Women in the Arts
4. WORKS BY WOMEN: b) Performimg Arts
The main productions at our two major Liverpool theatres are performed on some 30 plus occasions; studio productions usually ran for a maximum of 3 weeks, and small scale touring or community productions normally for 1 to 3 nights (though these can be presented in 3/4 venues within the region thus giving a maximum of 12 performances). This means that main house or large scale touring productions have the potential to reach audiences of 12,000 to 24,000, whereas other productions have the potential to reach audiences of as little as 120 or as many as 2,500 depending on where and for how long they are presented. It can therefore be seen that evaluating the presence of women as creators in the perforÂming arts is not simply a case of considering who created the works but also means looking at the contexts in which the works were presented.
I am not unaware that theatre is a communal activity and a creative input is made by a number of people. Here, however, I am looking primarily at the writer or choreographer of the works - not the director or set designer - because I believe, that, at base, it is the writer's or choreographer's view of the world that the work seeks to convey.
i) Drama: Mainstages: 8 works - 7 of which were by men (2 of them being by Shakespeare) - totalling some 73 performances.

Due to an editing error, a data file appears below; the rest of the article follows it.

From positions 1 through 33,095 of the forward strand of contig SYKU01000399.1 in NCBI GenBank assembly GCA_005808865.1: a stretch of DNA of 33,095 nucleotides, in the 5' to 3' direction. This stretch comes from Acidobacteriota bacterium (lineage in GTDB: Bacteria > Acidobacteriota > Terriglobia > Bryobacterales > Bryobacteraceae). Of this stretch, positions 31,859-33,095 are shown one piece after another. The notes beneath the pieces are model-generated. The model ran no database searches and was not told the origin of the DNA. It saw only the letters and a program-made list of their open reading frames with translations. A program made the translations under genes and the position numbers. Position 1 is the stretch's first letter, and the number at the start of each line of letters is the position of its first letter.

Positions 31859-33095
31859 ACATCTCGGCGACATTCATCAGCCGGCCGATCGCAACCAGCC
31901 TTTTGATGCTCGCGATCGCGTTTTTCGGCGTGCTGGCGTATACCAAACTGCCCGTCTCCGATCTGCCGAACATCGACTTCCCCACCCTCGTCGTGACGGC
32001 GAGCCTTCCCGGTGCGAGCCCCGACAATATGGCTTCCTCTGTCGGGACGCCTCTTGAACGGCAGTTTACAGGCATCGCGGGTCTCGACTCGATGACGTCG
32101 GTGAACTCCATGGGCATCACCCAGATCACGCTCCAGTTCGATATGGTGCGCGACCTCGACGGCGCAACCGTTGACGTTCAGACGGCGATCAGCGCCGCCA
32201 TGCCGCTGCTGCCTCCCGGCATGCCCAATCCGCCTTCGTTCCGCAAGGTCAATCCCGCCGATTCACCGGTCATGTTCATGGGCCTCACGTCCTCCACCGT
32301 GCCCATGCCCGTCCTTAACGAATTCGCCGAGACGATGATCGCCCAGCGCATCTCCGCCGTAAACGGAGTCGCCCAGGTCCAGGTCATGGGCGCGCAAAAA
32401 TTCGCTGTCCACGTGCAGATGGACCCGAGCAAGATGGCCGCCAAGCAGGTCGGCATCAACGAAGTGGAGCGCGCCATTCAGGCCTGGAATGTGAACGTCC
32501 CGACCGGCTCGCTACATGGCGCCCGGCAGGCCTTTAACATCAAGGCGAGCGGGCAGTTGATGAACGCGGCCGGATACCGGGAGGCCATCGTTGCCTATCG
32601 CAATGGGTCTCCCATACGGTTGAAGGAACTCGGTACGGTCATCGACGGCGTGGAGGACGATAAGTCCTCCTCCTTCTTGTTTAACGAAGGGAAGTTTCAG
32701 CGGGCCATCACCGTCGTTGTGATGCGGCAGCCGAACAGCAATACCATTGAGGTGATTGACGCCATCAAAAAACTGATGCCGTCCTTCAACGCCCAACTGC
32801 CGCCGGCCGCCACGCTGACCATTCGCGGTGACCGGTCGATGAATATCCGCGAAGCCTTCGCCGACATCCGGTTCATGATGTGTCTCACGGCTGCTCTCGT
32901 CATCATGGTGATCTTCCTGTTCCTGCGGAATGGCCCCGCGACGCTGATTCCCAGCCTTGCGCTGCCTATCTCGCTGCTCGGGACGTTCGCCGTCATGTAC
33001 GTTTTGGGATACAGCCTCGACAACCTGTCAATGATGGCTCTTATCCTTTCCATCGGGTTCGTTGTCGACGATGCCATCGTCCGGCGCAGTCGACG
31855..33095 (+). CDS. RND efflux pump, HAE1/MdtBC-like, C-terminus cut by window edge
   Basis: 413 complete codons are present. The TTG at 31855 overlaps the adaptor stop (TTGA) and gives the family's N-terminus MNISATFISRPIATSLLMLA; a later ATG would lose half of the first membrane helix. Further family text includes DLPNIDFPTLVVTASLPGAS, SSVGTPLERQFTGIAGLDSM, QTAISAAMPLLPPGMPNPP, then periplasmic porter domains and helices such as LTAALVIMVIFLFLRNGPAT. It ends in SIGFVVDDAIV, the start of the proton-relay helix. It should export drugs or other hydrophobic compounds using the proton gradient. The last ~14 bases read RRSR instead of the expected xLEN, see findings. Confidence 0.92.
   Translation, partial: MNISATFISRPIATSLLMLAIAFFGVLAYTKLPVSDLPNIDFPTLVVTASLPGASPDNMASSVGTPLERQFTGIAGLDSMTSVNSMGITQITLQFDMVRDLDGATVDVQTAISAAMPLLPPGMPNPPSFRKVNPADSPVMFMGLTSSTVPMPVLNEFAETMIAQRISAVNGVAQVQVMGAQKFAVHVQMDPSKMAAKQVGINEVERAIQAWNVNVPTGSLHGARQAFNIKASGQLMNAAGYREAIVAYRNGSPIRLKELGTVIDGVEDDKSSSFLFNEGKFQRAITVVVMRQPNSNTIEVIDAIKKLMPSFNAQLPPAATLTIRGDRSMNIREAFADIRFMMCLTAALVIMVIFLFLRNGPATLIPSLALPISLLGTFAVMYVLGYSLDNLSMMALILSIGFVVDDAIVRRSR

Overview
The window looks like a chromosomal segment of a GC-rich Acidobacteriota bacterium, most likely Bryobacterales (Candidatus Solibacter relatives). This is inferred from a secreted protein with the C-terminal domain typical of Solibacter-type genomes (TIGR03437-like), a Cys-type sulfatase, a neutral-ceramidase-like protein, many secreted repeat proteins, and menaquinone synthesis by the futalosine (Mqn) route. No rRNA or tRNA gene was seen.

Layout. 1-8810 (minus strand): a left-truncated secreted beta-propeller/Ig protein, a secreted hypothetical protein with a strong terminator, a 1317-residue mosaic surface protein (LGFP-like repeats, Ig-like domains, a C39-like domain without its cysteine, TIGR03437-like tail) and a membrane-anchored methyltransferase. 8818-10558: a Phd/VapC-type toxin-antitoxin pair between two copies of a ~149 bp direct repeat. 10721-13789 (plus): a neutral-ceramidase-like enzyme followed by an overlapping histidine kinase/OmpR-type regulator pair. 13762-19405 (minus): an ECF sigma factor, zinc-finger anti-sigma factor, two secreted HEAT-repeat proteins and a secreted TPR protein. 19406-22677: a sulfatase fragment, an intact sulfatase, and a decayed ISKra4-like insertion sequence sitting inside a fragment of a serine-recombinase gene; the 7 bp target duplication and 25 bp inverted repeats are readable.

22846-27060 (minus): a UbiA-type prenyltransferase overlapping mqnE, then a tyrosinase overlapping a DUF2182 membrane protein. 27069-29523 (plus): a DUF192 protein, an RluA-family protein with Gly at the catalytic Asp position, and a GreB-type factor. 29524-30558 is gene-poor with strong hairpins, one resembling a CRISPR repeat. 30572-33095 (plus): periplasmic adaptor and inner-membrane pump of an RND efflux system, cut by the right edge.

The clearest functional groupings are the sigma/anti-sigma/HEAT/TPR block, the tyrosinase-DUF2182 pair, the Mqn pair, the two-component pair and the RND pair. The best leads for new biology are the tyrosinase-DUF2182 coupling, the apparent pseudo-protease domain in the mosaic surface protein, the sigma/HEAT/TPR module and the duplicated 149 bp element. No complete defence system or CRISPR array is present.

Touring productions: 20 works - of which 15 were by men (6 being by Shakespeare), and one of which was traditional - totalling some 59 performances. The 4 (20%) works by women had one performance each - that is some 6% of the performances. 1 of the works was by a black woman.
Local productions including studio works, youth theatre work, community productions, and amateur productions (where they are in receipt of subsidy): 54 works - of which 33 (over 60%) were by men, 2 were community productions, 5 had joint male and female authorship, and 15 (27%) were by women. This represented 192 performances of which 56 (29%) were exclusively devoted to work by women and a further 37 (19%) had some input by women. I do not know how many of these works were by black women - though where I do have the information with regard to the racial background of the creator (in some 70% of the cases) they were by white women. The same applies to disabled women where I simply do not have the information.
As will be seen from the above, in general it can be said that the main auditoria within the region are occupied by works by men and the further one moves away from the main auditoria the more likely one is to see works by women. However even within these less prestigious contexts, works by women make up less than 30% of the total.
ii) Musicals and Pantomimes: Of late there has been a growing tendency for our subsiÂdised theatre to venture into realms which were once regarded as the prerogative of the commercial theatre. I have therefore decided to look separately at this area of work. In considering musicals I have taken into account both the composer and the librettist.